Reviewing and analyzing failures is a crucial element in engineering. As most experienced design professionals know, being able to identify the problem is most often more important than being able to implement well-known solutions. Fundamentally, failure analysis is the diagnosis of the root causes or underlying phenomena of results that are puzzling and costly, such as last year’s collapse of a coal-ash impoundment in Tennessee, or puzzling and tragic, such as the 2007 collapse of the Interstate 35 bridge in Minneapolis. So why are too few students being exposed to this kind of critical thinking early in their engineering education?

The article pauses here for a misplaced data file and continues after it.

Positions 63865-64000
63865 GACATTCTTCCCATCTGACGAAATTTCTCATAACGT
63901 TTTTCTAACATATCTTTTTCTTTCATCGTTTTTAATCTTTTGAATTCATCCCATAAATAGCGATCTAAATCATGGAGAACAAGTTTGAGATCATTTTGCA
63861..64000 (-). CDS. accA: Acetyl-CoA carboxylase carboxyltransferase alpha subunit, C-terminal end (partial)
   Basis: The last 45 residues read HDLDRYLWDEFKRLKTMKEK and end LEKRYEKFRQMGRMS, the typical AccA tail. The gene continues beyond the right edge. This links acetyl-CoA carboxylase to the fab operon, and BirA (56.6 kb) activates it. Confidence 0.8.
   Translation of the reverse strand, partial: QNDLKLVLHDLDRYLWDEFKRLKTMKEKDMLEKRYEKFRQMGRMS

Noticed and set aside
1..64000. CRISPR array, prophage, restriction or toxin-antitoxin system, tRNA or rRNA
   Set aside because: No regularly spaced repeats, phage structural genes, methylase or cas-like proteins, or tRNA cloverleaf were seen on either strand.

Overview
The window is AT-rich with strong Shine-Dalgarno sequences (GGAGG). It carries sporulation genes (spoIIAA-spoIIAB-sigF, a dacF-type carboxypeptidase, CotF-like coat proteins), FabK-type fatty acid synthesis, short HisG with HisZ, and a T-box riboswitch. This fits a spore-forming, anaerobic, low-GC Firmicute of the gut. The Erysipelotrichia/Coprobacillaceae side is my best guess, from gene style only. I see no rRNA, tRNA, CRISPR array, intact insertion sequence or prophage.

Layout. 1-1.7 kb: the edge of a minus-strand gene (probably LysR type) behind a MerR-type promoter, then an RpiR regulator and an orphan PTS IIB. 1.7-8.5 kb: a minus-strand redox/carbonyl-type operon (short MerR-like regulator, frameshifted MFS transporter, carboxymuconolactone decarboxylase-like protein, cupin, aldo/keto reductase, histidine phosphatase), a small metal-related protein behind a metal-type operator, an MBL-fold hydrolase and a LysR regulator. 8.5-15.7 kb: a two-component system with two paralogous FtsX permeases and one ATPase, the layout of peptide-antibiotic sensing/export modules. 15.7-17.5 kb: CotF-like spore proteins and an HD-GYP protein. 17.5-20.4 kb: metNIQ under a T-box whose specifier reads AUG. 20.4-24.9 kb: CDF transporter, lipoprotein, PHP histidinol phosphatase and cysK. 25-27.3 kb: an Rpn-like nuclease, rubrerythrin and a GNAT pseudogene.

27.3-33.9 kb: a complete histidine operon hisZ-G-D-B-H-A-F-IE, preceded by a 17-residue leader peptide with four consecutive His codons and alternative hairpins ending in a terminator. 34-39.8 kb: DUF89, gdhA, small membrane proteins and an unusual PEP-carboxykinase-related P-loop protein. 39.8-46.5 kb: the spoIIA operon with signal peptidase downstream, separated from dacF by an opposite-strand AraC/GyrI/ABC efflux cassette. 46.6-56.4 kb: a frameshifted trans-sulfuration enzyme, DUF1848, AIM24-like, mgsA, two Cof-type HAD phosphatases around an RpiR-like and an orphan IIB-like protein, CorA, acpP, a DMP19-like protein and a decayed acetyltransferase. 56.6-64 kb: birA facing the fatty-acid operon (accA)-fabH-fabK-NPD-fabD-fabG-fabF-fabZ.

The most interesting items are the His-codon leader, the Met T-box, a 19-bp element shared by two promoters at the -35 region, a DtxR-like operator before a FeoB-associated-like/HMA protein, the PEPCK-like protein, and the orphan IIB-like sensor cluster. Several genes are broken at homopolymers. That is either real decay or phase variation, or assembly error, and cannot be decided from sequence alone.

The market is generally healthy and steadily growing, and margins are up for large specialty contractors. Further, advances in design tools and owner demand for collaboration are giving subcontractors a seat at the table early on in projects.